Wolfenstein: Youngblood came out recently and the internet seems to be collectively shooting this game down. This might actually be the game’s own fault, not because of the development, but because of the radical changes it made to the series, such as removing the main character s, the one-dimensional awesomeness powerhouse we all know and love. How dare you Bethesda?! How dare you…
Development and reception
But let’s be serious about it for a second. You can’t actually blame or hate a game just because it’s not your favorite character this time. So the studio decided to expand the story a bit, so what? And, they’ve added Blazkowicz’s twin daughters this time, what’s wrong with that? What can be cooler than two badass chicks in a shooting extravaganza? Well, the internet begs to differ as the game so far received mixed to average ratings. It has 6.5/10 on IGN and many YouTubers have rushed to release videos badmouthing this game. However, on PC Gamer, it scored 79/100 and Metacritic gave it around 70, depending on the platform. This is not so terrible.
Wolfenstein: Youngblood release date was on July 25, 2019, and it was developed by MachineGames and Arkane Studios, with Bethesda handling publishing of course. Now, in their rant, critics are mainly focusing their arguments on comparing this title with its predecessor, Wolfenstein II: The New Colossus, which came out in 2017. The game was a massive success and it enjoys critical acclaim even today. But, instead of going at it alone, this time around Machine Games studios were joined by the Arkane Studios and the game was developed for Nintendo Switch, PlayStation 4, Xbox One, as well as the standard PC version. The previous title in the series also came out for all these platforms, and here perhaps lies some explanation as to why the studios went in this direction. It is perhaps tied to the game’s story, to the co-op gameplay accommodation, and to the overall trend of predominantly having male characters in video games.
The events in Wolfenstein: Youngblood are unfolding 20 years after the previous fan-favorite game, Wolfenstein II: The New Colossus. The New Colossus was a culmination of all the events set up in previous titles and it was Blazkowicz wake up after a 5-month coma he went into after destroying the nuclear cannon. He finds out Anya, his love interest, carries their twins. 20 years later, this plot unfolds after Blazgowicz and Anya lived in peace, raising their two daughters in a Nazi-free society. However, voices from the past soon come calling and Blazkowicz disappears without a trace, leaving the two twin girls, Jessica and Sophia, to travel to Neu-Paris, a Nazi occupied city, to contact the French resistance and fight their own battle.
Adding the twin daughters as protagonists seems like a sound decision, if we are unbiased. You are playing as either Sophia or Jessica, but, and here’s the catch, both twin sisters need to go through the game. This means that you either play this in multiplayer co-op, or the other sister is being controlled by the AI, and here is where the first problems begin. So far, the dominating feedback is that the AI is too poor when you play single player mode. The other AI controlled sister dies all the time and doesn’t behave to the best of her ability, polluting the gaming experience for a single player. This is solved by playing it as a co-op, which is why most critics say that this game is a co-op must.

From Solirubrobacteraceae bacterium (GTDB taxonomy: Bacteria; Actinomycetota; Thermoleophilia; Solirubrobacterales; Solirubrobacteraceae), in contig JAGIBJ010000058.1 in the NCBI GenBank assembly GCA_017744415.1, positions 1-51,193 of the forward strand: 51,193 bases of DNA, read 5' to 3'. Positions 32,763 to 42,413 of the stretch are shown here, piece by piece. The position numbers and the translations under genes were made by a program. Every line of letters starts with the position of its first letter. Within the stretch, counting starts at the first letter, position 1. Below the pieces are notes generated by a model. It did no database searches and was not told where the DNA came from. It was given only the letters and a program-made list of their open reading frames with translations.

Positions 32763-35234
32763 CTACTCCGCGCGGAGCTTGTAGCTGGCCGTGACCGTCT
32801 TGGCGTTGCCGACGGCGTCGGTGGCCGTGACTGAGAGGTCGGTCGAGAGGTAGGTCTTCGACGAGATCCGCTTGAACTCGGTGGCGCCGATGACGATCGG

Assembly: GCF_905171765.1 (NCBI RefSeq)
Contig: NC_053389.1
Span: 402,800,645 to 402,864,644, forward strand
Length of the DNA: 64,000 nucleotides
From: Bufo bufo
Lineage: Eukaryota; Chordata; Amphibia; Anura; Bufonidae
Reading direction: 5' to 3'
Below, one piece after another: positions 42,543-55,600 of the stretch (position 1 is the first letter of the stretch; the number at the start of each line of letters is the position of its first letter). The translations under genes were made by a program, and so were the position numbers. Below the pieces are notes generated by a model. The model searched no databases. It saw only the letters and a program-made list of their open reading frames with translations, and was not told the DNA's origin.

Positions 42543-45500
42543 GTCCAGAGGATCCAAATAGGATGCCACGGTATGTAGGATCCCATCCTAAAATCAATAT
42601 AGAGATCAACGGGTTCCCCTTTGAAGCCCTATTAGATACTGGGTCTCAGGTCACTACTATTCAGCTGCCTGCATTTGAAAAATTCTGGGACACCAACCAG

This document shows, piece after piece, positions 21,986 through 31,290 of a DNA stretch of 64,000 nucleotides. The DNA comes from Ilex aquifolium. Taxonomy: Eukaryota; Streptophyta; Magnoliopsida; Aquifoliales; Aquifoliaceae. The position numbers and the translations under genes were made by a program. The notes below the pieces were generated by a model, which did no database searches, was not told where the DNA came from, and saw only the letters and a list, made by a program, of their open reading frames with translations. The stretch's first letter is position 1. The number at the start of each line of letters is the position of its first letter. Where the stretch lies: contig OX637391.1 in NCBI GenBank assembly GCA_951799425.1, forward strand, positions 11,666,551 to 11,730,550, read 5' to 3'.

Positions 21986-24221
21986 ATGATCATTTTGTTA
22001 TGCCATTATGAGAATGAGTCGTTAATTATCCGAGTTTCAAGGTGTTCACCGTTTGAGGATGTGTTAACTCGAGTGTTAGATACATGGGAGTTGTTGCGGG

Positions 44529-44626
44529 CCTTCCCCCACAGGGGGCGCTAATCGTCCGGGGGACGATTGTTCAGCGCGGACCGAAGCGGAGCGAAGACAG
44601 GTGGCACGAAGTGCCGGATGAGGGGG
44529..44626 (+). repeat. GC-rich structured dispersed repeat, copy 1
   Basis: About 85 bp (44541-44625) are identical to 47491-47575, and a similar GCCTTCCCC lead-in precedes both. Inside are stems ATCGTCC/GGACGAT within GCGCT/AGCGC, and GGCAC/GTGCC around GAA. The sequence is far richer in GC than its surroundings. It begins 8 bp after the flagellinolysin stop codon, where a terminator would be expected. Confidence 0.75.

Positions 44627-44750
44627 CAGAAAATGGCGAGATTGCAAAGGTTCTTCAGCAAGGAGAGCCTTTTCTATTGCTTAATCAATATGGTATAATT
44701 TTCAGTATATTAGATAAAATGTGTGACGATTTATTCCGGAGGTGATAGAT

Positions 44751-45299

The second complaint concerns the twins and the overall opinion is that they are just not as cool as their dad. Well, of course they are not! All jokes aside, most critics agreed that their characters are too poorly written, that the sister’s mutual dialog and interaction seems too generic and that the old Wolfenstein rough-and-tough talk flavor is taken out of the game completely. However, this game seems intended to provide the co-op experience and it was its priority, with neglecting many other iconic Wolfenstein moments.
Other complaints about the game concern some in-game mechanics, like when you die, you respawn with the amount of ammo and weapons you had at that certain checkpoint, so you need to go on a grind again. Furthermore, the check points are too far apart and sometimes a boss may kill you only for you to be going through a big part of the level again, which is quite unnerving. And, since your AI controlled twin sister dies regularly, the game is sometimes impossible to handle, which completely pollutes the experience.
Wolfenstein: Youngblood represents a step down from the previous title, Wolfenstein: The New Colossus, in many things and graphics is also one of them. However, this may be due to the game’s adaptability to older consoles and for a wider audience. As a Co-Op shooter, this game is too demanding for portable devices and in order to sort the gameplay and make the whole experience smoother, the developers decided on an economic variant. If that’s the case, than this can’t really be hung on them, because they can also probably make a game none of our devices can run, so…
Wolfenstein: Youngblood took some radical, bold modes, and it is paying the price for it. However, you can’t just make the same game over and over again and call it a different name. Ultimately, you have to evolve the story and the characters, and in this respect, this game is a good idea overall. It only needs to solve some of its in-game problems, fix the AI, and perhaps rebalance some mechanics. As a Co-Op experience, this game represents a good opportunity to have fun and it is at least worth a try.